Sadly, in divorce situations, it is common for one spouse or the other to have some type of addiction to either a substance or a behavior. Addiction and divorce are difficult issues for the courts and the parties to resolve. Different approaches are used depending on which spouse is the client.
Representing the Non-Addicted Spouse
Often, one of the first things that needs to be done is to apply for and get a restraining order. If need be, a protective order may follow if the addicted spouse’s behavior has escalated to family violence. The court has many options when it comes to orders for the addicted spouse to follow when children are involved. Some choices include:
- Testing for various substances. This includes possible urinalysis, hair follicle and/or nail tests to determine the level of alcohol or controlled substances in the addicted spouse’s system. Alcohol consumption can be best detected through an EtG urine test.
- Ordering the addicted spouse to rehab or intensive out-patient programs.
- Ordering the addicted spouse to go to 90 AA or NA meetings in 90 days, often referred to as “90 in 90”.
- Ordering supervised visits with the children or ordering that any visitation be conditioned on the completion of certain recovery-oriented acts and clean drug or alcohol test results.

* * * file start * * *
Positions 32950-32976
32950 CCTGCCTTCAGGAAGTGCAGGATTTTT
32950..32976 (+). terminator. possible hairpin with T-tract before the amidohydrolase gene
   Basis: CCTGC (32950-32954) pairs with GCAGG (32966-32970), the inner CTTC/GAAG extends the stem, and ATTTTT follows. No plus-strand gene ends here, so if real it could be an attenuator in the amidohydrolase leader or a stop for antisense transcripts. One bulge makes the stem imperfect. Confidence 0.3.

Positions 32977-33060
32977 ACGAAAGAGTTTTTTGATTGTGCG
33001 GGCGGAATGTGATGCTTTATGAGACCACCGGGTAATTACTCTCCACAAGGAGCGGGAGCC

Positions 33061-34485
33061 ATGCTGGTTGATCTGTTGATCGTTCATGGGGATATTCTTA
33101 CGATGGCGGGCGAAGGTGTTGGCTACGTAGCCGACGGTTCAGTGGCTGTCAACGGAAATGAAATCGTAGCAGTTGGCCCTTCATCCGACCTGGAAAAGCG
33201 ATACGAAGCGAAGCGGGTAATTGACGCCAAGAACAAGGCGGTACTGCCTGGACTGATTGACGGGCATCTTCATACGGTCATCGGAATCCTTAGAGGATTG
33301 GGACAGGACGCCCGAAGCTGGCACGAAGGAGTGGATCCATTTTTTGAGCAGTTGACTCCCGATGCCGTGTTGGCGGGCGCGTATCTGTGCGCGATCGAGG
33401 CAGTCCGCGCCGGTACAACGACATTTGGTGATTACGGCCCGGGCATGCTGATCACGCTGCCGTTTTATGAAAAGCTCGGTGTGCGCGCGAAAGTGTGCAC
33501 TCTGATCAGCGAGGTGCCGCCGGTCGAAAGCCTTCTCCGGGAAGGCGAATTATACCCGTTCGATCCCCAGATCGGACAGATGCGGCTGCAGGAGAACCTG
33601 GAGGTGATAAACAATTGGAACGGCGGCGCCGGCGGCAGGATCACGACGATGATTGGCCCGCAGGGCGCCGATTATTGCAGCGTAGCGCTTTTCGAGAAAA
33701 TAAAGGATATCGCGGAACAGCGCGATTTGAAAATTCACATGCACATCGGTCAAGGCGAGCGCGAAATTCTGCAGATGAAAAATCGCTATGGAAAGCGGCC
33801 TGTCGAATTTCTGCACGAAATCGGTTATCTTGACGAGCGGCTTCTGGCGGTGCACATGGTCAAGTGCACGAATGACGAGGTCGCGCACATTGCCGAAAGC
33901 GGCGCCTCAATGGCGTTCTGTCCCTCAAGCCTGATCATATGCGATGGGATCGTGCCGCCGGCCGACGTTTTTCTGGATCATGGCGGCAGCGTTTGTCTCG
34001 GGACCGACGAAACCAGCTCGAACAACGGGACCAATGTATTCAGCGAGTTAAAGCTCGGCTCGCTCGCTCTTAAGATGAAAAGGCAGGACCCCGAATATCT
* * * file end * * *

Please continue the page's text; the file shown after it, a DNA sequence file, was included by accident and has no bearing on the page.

It is often important for the non-addicted spouse to attend Al-Anon and for the children to attend Alateen. In a family affected by addiction, it is common for the focus to be on the addicted spouse and their actions, instead of the healthy functioning of the family as a whole. These support programs for families help re-direct the focus to help heal the hurt caused by addictive behavior.
Representing the Addicted Spouse
Clients who are addicted are advised to stop whatever substance or behavior they are dependent upon. If they are drinking too much, they need to stop. If they routinely smoke marijuana, which is not legal in Texas, they need to stop. Sex or pornography addicts need to stop. In order to stop, most people need help because it is too difficult to stop on their own. Those who are willing to admit they have a problem and who seek help will be much more likely to impress the Judge as opposed to those who deny they have a problem and refuse help.
Addiction is not something to ignore. For More Information About Addiction and Divorce, Contact an Experienced Family Law Attorney.